The image above is taken from the Codex Telleriano-Remensis, a Post-Conquest religious text painted by Aztec artists in a style that is a hybrid of Mexican and European art. The worshipper is piercing his tongue and letting the blood flow as a gift to the Teteo. The tool in his hand looks like a pointed stick, rather than a thorn, bone perforator, or obsidian shard, so I believe this painting may be depicting the practice of “drawing straws through the flesh” I mentioned in my article on traditional forms of autosacrifice. If anyone’s got more information on this particular image, I’m all ears.
Page 79, Recto, of the Codex Magliabecchiano
This second image comes from the Codex Magliabecchiano, another Post-Conquest codex drawn in a European-influenced style and speaking of religious subjects. This picture shows a group of worshippers doing many different forms of autosacrifice. One is piercing his tongue, while the other is piercing his ear. The green coloration of the objects they’re using to bloodlet makes me wonder if they’re either exaggerated maguey thorns or perforators made of jade. Given the traditional use of maguey thorns for this purpose and the association of jade with blood (as both are exceedingly precious), I could go either way. Again, if anyone knows more, please drop me a comment.
Additionally, we can see that these two worshippers have already completed more rounds of bloodletting than the forms they’re in the middle of in the picture. See the blood on their arms and legs? They’ve either been piercing in those places, or have nicked themselves with shards of obsidian or flint. Incidentally, the bag-like objects slung over their arms are traditional incense pouches. They were often made with paper and beautifully decorated, and would be filled with copal resin to be burned for the gods.
I’ve had a long day today and am very tired, too much running back and forth across the state, so today’s update will be a quick one. There will be a big new article coming soon though, I had plenty of time while sitting on the train to plan out a nice big feature on Aztec ethics and moral worldview. Watch for those two in the near future. In the meantime, I have another nice danza video for you to enjoy, courtesy of a YouTuber by the handle of Alexeix.
This particular video is a solo performance by a young danzante named Miguel Rivera. He’s performing the dance of Tezcatlipoca, the mercurial “Smoking Mirror.”
This particular video is interesting not because of elaborate costuming or intricate instrumentation, but because Señor Rivera is demonstrating the full sequence of dance steps and movements in great detail, and you can clearly hear the specific drum rhythm for Tezcatlipoca being played in the background. Thus, for those of you who are interested in learning some of the traditional dances and/or drum rhythms, his video should be a useful source of information.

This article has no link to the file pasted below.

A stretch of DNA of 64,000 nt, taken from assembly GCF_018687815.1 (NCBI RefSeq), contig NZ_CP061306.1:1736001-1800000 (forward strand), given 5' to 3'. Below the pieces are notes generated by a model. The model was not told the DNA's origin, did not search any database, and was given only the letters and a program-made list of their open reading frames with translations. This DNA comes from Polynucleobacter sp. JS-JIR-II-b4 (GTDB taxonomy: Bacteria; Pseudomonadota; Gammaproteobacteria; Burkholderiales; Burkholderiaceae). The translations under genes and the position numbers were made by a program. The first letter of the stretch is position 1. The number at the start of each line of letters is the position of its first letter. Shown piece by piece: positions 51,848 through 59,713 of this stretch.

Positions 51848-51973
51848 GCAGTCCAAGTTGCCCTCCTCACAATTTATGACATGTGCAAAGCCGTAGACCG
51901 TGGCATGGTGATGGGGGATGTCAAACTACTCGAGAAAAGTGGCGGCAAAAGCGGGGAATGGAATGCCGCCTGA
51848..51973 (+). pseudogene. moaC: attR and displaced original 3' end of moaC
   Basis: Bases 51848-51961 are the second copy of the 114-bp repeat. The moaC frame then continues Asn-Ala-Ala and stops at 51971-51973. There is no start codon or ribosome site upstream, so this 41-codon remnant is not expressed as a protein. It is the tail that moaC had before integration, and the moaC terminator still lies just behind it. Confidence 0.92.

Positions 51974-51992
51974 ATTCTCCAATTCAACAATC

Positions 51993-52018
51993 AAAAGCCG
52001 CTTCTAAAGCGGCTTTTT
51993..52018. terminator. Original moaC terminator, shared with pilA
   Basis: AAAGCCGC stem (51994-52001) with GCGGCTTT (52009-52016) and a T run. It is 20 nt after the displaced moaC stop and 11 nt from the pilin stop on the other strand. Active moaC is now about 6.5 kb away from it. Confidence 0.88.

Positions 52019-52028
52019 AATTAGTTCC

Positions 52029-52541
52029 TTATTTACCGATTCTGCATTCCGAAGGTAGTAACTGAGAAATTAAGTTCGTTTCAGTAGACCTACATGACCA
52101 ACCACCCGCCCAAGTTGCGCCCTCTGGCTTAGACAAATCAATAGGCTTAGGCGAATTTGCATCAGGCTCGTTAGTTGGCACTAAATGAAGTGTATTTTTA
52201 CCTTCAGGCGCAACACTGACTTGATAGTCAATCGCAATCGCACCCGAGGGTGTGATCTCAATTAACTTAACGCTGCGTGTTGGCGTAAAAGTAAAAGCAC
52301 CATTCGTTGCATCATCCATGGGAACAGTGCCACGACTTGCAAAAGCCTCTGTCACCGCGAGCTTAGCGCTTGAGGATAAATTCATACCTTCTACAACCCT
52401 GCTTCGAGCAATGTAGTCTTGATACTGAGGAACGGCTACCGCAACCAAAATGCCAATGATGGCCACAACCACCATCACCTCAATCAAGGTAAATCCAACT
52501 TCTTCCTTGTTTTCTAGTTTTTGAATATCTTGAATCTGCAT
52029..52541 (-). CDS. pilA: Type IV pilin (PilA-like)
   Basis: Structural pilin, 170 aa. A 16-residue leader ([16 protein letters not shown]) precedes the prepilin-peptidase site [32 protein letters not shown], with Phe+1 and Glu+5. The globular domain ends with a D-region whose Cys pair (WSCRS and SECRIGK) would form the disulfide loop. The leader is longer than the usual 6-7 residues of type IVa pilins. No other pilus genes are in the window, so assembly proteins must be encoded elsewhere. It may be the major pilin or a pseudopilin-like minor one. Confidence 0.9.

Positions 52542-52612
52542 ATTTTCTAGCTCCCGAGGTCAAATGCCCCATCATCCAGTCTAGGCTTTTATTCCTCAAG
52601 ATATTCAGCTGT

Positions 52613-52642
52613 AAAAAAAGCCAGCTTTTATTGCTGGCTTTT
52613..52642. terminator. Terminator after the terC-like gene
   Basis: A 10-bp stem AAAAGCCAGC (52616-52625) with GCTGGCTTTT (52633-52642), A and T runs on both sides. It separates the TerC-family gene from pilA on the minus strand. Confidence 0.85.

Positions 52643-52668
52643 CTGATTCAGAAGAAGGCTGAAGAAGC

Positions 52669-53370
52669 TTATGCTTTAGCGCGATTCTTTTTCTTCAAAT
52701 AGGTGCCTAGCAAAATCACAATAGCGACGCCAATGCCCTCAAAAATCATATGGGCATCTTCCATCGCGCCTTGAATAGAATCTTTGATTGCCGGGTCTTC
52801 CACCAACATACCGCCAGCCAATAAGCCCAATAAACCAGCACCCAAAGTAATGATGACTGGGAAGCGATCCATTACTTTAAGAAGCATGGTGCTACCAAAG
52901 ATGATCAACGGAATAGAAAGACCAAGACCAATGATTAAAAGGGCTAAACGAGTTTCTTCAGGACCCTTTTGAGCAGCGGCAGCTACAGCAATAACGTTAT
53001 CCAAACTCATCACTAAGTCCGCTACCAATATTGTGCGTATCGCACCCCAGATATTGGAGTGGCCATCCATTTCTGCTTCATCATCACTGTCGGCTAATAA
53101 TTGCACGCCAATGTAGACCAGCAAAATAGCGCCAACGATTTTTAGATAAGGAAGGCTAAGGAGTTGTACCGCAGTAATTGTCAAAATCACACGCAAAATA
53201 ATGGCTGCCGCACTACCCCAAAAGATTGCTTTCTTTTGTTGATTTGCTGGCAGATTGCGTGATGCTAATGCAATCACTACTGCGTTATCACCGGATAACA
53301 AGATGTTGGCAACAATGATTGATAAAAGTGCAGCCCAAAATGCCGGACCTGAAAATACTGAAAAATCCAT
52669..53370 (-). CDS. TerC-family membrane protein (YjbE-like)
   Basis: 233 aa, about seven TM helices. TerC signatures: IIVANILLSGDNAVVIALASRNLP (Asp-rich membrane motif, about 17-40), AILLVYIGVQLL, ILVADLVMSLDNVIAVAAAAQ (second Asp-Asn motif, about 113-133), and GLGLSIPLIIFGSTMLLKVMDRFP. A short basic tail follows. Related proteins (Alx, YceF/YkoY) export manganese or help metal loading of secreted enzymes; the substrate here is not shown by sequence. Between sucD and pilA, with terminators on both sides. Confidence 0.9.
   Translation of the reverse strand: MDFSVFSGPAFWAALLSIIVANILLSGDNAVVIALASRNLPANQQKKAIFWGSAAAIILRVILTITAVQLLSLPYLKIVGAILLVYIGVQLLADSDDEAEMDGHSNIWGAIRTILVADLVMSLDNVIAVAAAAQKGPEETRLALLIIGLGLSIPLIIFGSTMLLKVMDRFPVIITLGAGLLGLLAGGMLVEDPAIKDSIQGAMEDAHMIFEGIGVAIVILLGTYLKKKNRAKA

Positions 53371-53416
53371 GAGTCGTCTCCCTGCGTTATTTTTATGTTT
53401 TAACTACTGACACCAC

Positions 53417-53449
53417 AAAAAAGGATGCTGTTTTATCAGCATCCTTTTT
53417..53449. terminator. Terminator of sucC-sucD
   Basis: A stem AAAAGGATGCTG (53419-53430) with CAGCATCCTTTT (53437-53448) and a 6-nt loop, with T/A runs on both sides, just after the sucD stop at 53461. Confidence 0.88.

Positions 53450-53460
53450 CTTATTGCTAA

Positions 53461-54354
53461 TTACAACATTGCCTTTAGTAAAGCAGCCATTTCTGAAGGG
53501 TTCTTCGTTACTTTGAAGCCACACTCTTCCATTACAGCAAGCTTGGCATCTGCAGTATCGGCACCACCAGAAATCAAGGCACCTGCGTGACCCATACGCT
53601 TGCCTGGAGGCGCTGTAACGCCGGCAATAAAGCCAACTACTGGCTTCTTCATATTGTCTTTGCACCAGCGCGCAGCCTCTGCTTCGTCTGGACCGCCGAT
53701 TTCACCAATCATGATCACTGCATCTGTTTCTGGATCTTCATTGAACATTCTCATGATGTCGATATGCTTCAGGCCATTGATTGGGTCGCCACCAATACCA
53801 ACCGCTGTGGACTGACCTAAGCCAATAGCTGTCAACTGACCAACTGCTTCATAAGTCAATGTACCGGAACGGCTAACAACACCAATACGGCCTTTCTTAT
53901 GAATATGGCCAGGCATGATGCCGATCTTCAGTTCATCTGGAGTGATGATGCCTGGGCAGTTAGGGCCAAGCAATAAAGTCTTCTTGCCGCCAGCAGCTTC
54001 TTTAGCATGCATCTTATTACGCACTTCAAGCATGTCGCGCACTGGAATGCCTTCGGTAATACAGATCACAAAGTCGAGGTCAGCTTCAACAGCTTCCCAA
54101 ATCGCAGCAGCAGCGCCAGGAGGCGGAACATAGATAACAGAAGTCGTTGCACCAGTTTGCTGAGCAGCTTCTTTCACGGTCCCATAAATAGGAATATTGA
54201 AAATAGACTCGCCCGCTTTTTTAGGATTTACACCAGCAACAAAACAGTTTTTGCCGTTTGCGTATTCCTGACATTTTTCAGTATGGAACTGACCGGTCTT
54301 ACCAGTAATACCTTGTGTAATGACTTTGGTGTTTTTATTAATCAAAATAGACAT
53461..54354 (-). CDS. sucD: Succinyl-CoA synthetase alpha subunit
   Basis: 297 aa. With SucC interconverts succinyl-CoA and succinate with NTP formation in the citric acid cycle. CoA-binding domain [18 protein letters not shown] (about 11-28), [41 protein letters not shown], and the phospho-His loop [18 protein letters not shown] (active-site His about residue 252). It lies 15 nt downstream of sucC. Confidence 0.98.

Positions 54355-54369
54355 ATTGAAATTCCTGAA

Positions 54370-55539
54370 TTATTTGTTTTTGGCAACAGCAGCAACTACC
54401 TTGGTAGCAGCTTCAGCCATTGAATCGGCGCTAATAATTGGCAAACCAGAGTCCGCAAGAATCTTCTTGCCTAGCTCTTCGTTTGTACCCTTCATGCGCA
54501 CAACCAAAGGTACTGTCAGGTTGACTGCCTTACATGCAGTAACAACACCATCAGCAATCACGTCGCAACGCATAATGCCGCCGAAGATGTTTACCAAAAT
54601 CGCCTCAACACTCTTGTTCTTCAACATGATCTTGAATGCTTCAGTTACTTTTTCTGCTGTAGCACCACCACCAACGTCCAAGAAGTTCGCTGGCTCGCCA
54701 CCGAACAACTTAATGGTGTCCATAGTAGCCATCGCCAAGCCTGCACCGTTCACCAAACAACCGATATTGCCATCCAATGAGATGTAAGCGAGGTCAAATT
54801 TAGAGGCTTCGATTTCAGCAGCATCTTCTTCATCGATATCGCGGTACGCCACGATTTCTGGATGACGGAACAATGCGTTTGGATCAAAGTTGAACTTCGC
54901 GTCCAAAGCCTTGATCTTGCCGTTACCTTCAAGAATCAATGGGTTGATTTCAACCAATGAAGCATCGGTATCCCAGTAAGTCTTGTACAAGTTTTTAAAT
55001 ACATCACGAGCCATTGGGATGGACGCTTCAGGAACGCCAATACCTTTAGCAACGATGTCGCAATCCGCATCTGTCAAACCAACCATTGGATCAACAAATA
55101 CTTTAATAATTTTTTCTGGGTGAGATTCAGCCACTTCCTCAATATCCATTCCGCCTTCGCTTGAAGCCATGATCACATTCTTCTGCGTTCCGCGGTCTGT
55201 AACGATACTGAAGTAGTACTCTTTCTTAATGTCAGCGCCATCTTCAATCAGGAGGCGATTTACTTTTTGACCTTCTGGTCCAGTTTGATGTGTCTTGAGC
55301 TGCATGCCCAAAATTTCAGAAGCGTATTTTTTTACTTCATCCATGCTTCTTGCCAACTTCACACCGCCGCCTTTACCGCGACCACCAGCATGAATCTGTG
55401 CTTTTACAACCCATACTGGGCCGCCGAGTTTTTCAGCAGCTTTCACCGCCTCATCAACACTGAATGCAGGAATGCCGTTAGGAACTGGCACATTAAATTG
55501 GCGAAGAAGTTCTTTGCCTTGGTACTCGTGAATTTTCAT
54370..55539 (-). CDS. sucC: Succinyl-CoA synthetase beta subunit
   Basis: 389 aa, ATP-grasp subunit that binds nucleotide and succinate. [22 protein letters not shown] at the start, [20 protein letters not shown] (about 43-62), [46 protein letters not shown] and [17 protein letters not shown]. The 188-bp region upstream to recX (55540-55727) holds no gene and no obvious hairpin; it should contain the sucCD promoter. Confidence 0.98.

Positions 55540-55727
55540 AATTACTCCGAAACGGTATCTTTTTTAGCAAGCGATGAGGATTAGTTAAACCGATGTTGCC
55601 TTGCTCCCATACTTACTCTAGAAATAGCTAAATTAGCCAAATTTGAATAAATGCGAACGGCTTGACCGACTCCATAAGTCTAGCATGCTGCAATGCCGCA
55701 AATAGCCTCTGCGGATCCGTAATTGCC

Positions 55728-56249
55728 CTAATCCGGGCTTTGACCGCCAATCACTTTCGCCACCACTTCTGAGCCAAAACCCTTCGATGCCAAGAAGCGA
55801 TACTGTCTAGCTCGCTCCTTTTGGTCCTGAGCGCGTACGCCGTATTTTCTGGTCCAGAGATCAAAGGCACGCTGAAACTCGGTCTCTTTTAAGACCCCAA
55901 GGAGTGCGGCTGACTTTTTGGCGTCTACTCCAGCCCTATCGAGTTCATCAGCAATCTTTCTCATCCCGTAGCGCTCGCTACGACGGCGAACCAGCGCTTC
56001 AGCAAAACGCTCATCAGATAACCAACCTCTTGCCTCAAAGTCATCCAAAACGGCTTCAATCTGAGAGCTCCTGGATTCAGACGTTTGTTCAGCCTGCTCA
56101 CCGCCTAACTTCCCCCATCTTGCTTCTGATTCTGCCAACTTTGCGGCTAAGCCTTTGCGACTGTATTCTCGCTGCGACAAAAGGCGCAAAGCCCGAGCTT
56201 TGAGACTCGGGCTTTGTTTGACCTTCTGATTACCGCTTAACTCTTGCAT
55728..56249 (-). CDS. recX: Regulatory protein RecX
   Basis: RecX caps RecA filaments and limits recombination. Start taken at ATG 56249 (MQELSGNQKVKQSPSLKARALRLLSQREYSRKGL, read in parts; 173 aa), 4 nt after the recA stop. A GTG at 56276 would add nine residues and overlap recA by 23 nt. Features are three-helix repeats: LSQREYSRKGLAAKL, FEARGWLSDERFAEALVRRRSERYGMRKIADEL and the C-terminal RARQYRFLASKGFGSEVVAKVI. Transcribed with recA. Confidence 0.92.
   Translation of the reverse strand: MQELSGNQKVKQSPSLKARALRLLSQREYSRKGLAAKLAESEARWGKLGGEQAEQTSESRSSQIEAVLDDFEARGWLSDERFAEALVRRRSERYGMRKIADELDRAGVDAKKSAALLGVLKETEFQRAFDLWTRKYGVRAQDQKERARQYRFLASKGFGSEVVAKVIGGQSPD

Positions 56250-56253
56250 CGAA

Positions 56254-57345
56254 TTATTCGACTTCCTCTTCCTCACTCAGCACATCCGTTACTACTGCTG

Incidentally, if you listen, you’ll hear a rhythmic jingling sound that’s in time to his movements. It’s coming from the “bells” around his ankles. Those “bells” are actually a specific type of seed pod/nut shell that is native to Mexico. When dried out and sewn to leather or cloth wraps that are worn around the lower legs, they make that beautifully distinctive jingling sound. I’d tell you what they’re called, but I’m completely blanking on it at the moment. I’ll update this post with it when I remember. (UPDATE: they’re called ayoyotes.) Anyway, you’ll hear that sound in practically every Aztec dance recording out there, and now you know what makes it.
There shouldn’t be an issue with this embedded video going dead like the Quetzalcoatl one did for a little while, since it doesn’t look like the person who uploaded it on YouTube is opposed to embedding. (You can visit their YouTube page for this video by clicking HERE.) If it does cut out, just post a comment and let me know so I can fix it.
Here’s the video of the Aztec dance performance of part of the story of Quetzalcoatl’s descent to Mictlan, the Land of the Dead, to retrieve the precious bones so that humans can live again. It’s a nighttime performance, which is a perfect fit for the setting. Mictlan was described as a place of perpetual darkness, coldness, and night. The lighting is mostly from the bonfire and a few lamps, so it’s very moody looking and the shadows and light accentuate the motions and costumes of the danzantes.
Quetzalcoatl is portrayed by the dancer in the birdlike, beaked mask who’s carrying the serpent, while Mictlantecuhtli is played by the dancer with the lion’s-mane-like headdress with a skull in the center of the fan of feathers. Mictlantecuhtli’s servants are creatively portrayed by children in skeletal costumes. You’re probably wondering “Why kids? That’s not scary!” I think they’re echoing the myths that portray Tlaloc’s helpers, the Tlaloque, as miniature versions of the goggle-eyed Rain God. If Tlaloc’s assistants are mini-Tlalocs, then why not have the Lord of the Dead’s be miniature Mictlantecuhtlis? Either way, it’s a nice casting choice.
Got an important meeting tomorrow, so I can’t write a long post at this moment, but I do have a little something cool to make up for it. I love to hunt down videos of traditional Mesoamerican dance (danza Azteca, danza Chichimeca, etc.). I found a particularly good one on YouTube not long ago, and I thought I’d share it. It’s an Aztec dance that honors Xiuhtecuhtli, the Lord of Fire.
By the way, take a close look at the brazier that the lead danzante is dancing around — it’s in the shape of Huehueteotl the “Old, Old God,” the elderly guise of Xiuhtecuhtli. That’s an ancient style of making a brazier, and an appropriate choice — after all, part of Huehueteotl’s regalia is a brazier perched atop his head!